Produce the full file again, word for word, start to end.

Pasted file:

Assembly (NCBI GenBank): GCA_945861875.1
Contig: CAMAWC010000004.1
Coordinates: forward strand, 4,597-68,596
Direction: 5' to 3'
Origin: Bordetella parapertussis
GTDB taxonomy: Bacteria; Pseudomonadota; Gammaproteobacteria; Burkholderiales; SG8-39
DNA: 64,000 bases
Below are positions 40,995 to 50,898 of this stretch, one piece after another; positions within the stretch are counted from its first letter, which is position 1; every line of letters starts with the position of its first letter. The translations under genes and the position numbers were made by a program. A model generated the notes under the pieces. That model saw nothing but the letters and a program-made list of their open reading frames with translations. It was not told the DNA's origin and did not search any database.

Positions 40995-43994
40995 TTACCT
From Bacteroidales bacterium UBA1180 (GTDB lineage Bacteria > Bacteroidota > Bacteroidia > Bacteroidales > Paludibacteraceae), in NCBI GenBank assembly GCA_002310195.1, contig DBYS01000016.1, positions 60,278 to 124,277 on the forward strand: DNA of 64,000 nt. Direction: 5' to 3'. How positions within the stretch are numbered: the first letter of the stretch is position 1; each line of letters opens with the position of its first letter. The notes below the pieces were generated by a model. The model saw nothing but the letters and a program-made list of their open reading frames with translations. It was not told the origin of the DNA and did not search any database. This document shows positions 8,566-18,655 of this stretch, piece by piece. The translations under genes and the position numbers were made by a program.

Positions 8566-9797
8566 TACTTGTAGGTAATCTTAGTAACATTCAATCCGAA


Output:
Assembly (NCBI GenBank): GCA_945861875.1
Contig: CAMAWC010000004.1
Coordinates: forward strand, 4,597-68,596
Direction: 5' to 3'
Origin: Bordetella parapertussis
GTDB taxonomy: Bacteria; Pseudomonadota; Gammaproteobacteria; Burkholderiales; SG8-39
DNA: 64,000 bases
Below are positions 40,995 to 50,898 of this stretch, one piece after another; positions within the stretch are counted from its first letter, which is position 1; every line of letters starts with the position of its first letter. The translations under genes and the position numbers were made by a program. A model generated the notes under the pieces. That model saw nothing but the letters and a program-made list of their open reading frames with translations. It was not told the DNA's origin and did not search any database.

Positions 40995-43994
40995 TTACCT
From Bacteroidales bacterium UBA1180 (GTDB lineage Bacteria > Bacteroidota > Bacteroidia > Bacteroidales > Paludibacteraceae), in NCBI GenBank assembly GCA_002310195.1, contig DBYS01000016.1, positions 60,278 to 124,277 on the forward strand: DNA of 64,000 nt. Direction: 5' to 3'. How positions within the stretch are numbered: the first letter of the stretch is position 1; each line of letters opens with the position of its first letter. The notes below the pieces were generated by a model. The model saw nothing but the letters and a program-made list of their open reading frames with translations. It was not told the origin of the DNA and did not search any database. This document shows positions 8,566-18,655 of this stretch, piece by piece. The translations under genes and the position numbers were made by a program.

Positions 8566-9797
8566 TACTTGTAGGTAATCTTAGTAACATTCAATCCGAA